Suns reset their sights on free agent Banks - East Valley Tribune: Sports

Suns reset their sights on free agent Banks

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Posted: Tuesday, July 18, 2006 6:22 am | Updated: 3:55 pm, Fri Oct 7, 2011.

After losing out on the first wave of free agent point guards and finishing second in a sign-and-trade derby with John Salmons, the Suns have zeroed in on a new target as a backup to Steve Nash.

NBA sources say free agent Marcus Banks, who averaged 10 points and 3.8 assists with Boston and Minnesota last season and was the 13th overall pick in the 2003 draft, is now No. 1 on the Suns’ radar.

Phoenix general manager and coach Mike D’Antoni is back in Las Vegas, preparing for the opening Team USA workouts. That’s where Banks went to school (UNLV) and lives in the offseason, and a meeting between the two wouldn’t be difficult to arrange.

Houston and Miami are among the other teams interested in Banks, who at 6-foot-2 and 180 pounds doesn’t offer the size and versatility of Salmons but whose up-tempo talents might be a more comfortable fit in Phoenix. The Rockets are also hoping to sign John Lucas Jr., who led their team at the recent Vegas Summer League. That might make Houston less attractive to Banks — who is entering his fourth NBA season and started 28 games in Minnesota after arriving in January in the Wally Szczerbiak trade with Boston.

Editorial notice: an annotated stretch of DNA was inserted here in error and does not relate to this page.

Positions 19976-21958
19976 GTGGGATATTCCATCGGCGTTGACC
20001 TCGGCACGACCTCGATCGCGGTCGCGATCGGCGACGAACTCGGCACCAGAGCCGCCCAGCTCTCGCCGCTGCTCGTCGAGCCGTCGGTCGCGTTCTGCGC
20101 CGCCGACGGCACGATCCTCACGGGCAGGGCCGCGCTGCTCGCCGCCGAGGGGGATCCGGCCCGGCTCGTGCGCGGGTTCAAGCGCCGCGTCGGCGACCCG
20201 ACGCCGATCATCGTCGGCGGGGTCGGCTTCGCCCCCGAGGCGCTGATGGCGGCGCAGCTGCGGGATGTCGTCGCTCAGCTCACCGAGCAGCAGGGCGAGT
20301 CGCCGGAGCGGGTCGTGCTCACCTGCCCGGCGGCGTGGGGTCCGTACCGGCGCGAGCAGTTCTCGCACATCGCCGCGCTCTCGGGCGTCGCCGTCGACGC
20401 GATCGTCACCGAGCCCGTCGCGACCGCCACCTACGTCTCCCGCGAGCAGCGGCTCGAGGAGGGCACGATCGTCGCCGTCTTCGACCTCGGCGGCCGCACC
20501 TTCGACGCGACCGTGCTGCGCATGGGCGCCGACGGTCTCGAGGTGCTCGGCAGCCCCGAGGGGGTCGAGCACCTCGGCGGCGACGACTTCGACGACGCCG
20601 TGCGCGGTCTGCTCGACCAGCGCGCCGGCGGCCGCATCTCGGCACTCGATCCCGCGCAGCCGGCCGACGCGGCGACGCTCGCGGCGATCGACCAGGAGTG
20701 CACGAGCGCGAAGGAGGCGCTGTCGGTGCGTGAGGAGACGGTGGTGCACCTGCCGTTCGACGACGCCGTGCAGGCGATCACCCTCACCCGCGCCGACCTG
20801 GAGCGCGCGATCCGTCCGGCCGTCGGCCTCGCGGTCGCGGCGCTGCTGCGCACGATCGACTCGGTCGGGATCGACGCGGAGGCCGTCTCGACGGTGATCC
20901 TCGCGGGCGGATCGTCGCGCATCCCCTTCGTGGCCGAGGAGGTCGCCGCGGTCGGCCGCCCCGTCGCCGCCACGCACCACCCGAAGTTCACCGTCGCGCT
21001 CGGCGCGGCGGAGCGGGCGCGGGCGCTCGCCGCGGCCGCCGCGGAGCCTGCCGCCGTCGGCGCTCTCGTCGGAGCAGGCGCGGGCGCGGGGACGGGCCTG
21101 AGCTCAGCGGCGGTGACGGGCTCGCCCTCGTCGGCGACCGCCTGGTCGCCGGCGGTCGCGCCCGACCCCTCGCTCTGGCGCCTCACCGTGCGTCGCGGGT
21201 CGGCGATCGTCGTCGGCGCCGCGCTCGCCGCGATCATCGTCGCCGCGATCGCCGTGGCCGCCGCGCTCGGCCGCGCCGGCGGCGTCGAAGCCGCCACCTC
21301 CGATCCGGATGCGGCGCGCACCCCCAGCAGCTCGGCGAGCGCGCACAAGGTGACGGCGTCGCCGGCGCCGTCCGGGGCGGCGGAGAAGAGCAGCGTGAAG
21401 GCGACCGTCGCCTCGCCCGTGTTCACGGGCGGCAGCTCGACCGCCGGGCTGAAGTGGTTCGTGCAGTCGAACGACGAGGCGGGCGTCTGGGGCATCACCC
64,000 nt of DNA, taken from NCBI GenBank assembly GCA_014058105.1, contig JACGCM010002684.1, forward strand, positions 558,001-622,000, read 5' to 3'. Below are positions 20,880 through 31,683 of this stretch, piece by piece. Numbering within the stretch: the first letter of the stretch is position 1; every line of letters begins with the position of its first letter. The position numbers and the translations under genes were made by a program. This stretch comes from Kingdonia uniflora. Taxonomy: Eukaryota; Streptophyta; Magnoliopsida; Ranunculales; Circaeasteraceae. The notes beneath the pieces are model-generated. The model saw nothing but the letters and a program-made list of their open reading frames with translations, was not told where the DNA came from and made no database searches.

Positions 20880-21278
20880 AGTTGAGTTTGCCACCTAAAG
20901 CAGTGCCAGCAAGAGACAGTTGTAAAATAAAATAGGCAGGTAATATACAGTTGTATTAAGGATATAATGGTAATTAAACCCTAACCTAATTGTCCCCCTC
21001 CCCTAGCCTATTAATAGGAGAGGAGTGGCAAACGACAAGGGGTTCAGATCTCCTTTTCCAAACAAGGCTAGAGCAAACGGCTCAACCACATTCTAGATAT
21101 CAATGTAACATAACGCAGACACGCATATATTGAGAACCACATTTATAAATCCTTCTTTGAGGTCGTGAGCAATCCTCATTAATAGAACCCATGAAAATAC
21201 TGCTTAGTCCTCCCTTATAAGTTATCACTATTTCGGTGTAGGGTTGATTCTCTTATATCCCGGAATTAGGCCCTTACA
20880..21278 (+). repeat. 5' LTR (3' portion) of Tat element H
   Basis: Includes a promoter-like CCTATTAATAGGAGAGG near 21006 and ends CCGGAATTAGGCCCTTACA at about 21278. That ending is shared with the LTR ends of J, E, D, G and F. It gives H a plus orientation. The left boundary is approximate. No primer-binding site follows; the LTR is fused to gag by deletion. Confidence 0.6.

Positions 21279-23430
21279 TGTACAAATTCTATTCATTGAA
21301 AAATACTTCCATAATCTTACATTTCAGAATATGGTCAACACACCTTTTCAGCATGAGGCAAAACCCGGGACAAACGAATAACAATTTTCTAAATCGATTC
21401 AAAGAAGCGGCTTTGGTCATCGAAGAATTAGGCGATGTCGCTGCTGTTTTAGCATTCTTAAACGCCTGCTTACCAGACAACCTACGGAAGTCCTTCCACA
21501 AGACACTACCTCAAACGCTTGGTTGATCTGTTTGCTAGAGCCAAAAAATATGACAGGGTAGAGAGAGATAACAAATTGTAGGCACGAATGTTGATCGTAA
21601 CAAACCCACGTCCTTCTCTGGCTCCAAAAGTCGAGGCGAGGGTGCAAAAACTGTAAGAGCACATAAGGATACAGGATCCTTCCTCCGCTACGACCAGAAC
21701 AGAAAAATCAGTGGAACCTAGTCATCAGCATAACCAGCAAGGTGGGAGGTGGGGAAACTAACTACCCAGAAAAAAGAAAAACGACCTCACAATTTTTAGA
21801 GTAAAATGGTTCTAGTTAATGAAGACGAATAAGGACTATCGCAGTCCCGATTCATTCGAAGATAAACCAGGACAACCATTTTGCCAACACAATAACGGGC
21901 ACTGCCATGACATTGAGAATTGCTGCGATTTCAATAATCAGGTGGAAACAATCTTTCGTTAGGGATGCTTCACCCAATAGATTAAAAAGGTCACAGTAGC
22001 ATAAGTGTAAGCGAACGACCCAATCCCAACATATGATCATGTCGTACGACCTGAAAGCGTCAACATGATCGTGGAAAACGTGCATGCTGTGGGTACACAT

The Suns would likely use a portion of their mid-level exception — probably at numbers similar to the fiveyear, $22 million deal waved at Salmons — to bring in Banks and still have enough left over to sign another backup big man at more than the league minimum.

Minnesota had initially planned to keep Banks, one of seven players moved during the Szczerbiak trade. But because Boston failed to exercise the fourth year option on Banks’ rookie contract, the most the T-Wolves could offer him was $2.46 million this season. Minnesota petitioned the league for the right to offer Banks more, but they also signed free agent Mike James last week, and with Troy Hudson also coming back, appear ready to move on without Banks.

Regarded as a strong defender, Banks struggled in his first two-plus seasons with Boston but showed more after joining the T-Wolves — averaging 12 points, 4.7 assists and 1.2 steals a game while playing 30 minutes a night as a starter.

Banks, who will turn 25 in November, is a career 42.7 percent shooter from the field (33.7 percent from 3-point range) and has averaged 18.3 minutes a game — exactly the kind of minutes a backup for Nash will be asked to carry.

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